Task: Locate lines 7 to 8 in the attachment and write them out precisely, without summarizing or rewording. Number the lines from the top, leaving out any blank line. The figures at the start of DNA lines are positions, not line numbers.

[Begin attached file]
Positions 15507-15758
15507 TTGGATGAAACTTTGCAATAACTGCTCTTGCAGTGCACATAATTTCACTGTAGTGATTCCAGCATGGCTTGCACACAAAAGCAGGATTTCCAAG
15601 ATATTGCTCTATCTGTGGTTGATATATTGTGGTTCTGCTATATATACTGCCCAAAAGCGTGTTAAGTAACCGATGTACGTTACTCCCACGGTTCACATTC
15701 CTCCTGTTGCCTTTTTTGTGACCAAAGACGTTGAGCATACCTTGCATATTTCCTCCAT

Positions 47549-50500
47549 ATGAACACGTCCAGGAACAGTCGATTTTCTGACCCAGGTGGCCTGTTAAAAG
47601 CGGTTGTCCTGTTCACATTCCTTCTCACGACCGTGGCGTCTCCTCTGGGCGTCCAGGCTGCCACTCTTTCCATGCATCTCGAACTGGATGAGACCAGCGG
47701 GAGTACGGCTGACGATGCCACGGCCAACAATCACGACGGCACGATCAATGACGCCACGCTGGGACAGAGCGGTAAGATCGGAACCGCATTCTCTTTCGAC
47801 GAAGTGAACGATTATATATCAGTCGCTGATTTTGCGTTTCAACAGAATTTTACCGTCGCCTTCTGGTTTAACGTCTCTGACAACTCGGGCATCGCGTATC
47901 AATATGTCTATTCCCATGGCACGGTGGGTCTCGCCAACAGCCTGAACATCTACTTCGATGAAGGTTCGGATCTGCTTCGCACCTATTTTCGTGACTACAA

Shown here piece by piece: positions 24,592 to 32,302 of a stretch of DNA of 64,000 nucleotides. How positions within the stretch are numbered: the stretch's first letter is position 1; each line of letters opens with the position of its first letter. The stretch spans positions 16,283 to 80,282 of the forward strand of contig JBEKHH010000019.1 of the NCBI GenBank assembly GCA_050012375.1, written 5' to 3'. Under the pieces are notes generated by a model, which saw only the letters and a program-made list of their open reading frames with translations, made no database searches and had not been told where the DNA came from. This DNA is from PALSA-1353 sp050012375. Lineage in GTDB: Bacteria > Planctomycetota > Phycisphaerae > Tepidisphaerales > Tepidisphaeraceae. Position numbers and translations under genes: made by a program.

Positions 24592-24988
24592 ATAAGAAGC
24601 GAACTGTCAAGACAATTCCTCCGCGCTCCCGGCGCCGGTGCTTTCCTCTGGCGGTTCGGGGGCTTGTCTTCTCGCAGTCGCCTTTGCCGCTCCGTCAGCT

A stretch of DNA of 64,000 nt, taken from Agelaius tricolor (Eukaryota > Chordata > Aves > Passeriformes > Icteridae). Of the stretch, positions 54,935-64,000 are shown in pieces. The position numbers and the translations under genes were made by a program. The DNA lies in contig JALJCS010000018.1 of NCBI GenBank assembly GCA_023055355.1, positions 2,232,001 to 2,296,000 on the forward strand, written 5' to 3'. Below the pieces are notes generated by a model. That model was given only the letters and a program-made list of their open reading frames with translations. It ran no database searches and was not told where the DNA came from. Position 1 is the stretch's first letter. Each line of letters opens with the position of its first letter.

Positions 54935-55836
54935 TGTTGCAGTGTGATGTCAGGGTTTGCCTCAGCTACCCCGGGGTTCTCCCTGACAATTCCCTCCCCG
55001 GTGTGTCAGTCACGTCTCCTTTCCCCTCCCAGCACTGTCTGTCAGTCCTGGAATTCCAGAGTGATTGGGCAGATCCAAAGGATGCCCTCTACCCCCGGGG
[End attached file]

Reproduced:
47601 CGGTTGTCCTGTTCACATTCCTTCTCACGACCGTGGCGTCTCCTCTGGGCGTCCAGGCTGCCACTCTTTCCATGCATCTCGAACTGGATGAGACCAGCGG
47701 GAGTACGGCTGACGATGCCACGGCCAACAATCACGACGGCACGATCAATGACGCCACGCTGGGACAGAGCGGTAAGATCGGAACCGCATTCTCTTTCGAC